People staying in front of the California Theatre lean against a fence erected on C Street, directly in front of an open entrance to the building on Aug. 10, 2022. / Photo by Jakob McWhinney
People staying in front of the California Theatre lean against a fence erected on C Street, directly in front of an open entrance to the building on Aug. 10, 2022. / Photo by Jakob McWhinney

The California Theatre has long been a blighted, decaying downtown eyesore.

Now, following word that yet another owner wants to abandon its plan to redevelop the site, Mayor Todd Gloria’s administration is demanding that they make plans to demolish it.

Lisa Halverstadt and Jakob McWhinney reveal that the city recently ordered the owner to submit a plan to tear down the building now plagued by trespassers and vandalism by last Friday. That day came and went. The city says most safety concerns it’s raised also haven’t been addressed, a reality that Gloria said led him to refer the situation to City Attorney Mara Elliott’s Nuisance Abatement Unit for potential prosecution.

Yet it’s unclear what exactly might happen next – or who will be calling the shots.

An Australia-based receiver that recently took over the property after Caydon Property Group liquidated pledged in a statement to work with the city and others to “improve the safety, security and general amenity of the property in the near term.”

Meanwhile, a Gloria spokeswoman said a brokerage firm promoting the property has told the city a potential buyer is now conducting due diligence.

Read the full story here.

Oceanside May Set Stricter Requirements for the City Treasurer Position

The Oceanside City Council on Wednesday took the first step toward possibly setting a higher bar for the elected city treasurer position.

Oceanside currently doesn’t have any additional requirements for the position beyond the general standards set forth by the state.

The city is in the middle of an internal investigation into claims made against City Treasurer Victor Roy, who, when first elected in 2018, garnered criticism for not having any professional financial experience.

Though some agree that the position should have an educational and professional requirement, others argue that most elected city positions do not.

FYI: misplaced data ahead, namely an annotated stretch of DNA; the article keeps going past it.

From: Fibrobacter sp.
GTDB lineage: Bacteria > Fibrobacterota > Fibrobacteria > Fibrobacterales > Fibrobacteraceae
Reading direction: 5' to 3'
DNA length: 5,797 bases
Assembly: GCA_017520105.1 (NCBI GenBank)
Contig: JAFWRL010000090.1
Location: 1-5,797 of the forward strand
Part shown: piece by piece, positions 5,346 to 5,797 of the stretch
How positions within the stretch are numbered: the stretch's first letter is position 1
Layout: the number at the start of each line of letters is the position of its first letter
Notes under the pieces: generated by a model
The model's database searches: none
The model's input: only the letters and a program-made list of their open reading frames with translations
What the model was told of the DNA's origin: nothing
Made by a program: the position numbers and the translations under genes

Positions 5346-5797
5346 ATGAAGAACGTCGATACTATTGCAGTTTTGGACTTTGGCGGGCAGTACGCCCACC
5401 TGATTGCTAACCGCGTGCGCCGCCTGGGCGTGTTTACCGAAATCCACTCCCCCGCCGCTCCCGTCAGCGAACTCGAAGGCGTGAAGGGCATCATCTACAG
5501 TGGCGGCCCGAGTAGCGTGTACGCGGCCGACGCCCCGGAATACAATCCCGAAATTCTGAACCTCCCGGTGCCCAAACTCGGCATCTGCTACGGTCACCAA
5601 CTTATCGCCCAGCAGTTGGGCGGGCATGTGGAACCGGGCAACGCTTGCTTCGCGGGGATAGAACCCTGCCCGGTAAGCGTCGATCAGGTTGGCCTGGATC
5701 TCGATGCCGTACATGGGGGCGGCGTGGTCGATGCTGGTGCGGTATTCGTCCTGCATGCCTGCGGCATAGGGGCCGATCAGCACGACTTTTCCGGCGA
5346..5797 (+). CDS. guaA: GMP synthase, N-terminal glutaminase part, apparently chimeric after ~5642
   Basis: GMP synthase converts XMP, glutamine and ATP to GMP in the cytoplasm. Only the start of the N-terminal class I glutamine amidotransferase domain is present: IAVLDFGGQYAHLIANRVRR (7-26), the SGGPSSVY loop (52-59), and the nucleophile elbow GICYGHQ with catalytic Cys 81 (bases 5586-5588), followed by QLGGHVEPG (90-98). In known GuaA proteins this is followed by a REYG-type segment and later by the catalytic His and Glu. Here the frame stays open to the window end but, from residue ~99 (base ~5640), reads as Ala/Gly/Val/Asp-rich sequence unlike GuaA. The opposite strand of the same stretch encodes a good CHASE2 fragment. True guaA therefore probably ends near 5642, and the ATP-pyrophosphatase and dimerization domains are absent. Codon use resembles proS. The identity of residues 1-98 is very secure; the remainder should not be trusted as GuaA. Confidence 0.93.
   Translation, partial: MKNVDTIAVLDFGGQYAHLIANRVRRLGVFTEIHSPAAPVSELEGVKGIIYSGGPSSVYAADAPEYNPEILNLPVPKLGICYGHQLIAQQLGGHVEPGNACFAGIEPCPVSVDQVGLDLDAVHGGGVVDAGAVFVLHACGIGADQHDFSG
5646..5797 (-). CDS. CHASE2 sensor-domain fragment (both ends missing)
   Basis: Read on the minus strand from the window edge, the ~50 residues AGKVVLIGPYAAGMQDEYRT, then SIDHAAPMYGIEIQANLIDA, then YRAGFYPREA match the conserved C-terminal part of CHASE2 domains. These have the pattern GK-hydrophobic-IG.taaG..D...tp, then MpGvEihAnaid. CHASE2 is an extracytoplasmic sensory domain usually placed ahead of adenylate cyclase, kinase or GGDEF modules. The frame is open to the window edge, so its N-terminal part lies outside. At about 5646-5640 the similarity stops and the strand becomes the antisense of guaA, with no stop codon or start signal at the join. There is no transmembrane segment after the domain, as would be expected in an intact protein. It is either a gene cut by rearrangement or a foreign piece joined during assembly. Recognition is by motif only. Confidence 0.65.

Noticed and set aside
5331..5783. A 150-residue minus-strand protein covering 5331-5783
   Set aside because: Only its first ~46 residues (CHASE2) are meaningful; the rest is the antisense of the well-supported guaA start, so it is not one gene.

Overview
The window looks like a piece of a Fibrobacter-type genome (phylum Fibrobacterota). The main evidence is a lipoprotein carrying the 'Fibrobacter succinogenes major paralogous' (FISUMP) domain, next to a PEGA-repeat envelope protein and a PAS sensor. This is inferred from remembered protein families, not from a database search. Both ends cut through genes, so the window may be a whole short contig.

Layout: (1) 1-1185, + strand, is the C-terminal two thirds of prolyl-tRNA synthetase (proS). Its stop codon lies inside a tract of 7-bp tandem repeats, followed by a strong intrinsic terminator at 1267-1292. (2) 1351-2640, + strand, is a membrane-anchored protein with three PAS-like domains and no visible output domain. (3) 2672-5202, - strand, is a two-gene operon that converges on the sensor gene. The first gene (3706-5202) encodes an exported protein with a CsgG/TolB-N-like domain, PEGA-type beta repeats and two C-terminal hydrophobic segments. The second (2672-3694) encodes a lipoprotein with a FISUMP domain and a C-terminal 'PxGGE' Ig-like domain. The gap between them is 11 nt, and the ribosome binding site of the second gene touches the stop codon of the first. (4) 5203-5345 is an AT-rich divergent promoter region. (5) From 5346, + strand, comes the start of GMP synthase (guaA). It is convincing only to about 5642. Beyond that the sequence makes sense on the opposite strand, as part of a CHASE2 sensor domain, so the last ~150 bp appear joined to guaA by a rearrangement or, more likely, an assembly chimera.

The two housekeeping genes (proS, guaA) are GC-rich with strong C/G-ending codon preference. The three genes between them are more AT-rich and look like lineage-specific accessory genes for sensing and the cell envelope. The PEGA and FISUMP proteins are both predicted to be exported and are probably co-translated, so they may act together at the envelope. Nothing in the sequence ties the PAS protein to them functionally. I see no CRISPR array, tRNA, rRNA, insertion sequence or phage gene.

Read the full story here.

Fast food workers and union organizers march outside Jack in the Box headquarters in Kearny Mesa and chant, “When working families are under attack, what do we do? Stand up, fight back!” on June 9, 2022. / Photo by Joe Orellana for Voice of San Diego

A Day of Legislative Reckoning

The appropriations committees in both the California Senate and Assembly considered the fate of hundreds of bills Thursday in the dreaded “suspense file.” If you’re not familiar with this legislative hurdle, CapRadio produced a good explainer last year.

In short: it’s where a handful of lawmakers decide very quickly and without any public discussion which pieces of legislation move forward and which don’t.

One of the bills we’re tracking made it through and one didn’t.

SB 1105 is dead. It was authored by state Sen. Ben Hueso and championed at the local level by Supervisor Terra Lawson-Remer. And as Scott Lewis and Andy Keatts noted recently in the Politics Report, the bill would have created a new public agency to focus on low-income housing across San Diego County with the authority to put tax measures on the ballot. The San Diego Housing Federation, a trade group made up of low-income housing developers, was opposed to its passage.

AB 257, on the other hand, came out of the appropriations vote unscathed. That bill was introduced by Lorena Gonzalez before she left the Assembly. It goes next to the Senate floor and if approved will establish a fast-food sector council within the Department of Industrial Relations to promulgate minimum standards on wages, working conditions and training. Lawmakers, however, would reserve the right to modify or prevent any proposals from taking effect.

In June, Jesse Marx reported that organizing in the fast-food industry is notoriously difficult, so unions view the bill as an opportunity to give workers a stronger voice at the state level. Among other things, the bill would make companies like the San Diego-based Jack in the Box liable for any workplace violations that occur inside the business that bears their name.

In Other News 

The Morning Report was written by Lisa Halverstadt, Tigist Layne, Jesse Marx and Andrea Lopez-Villafaña. 

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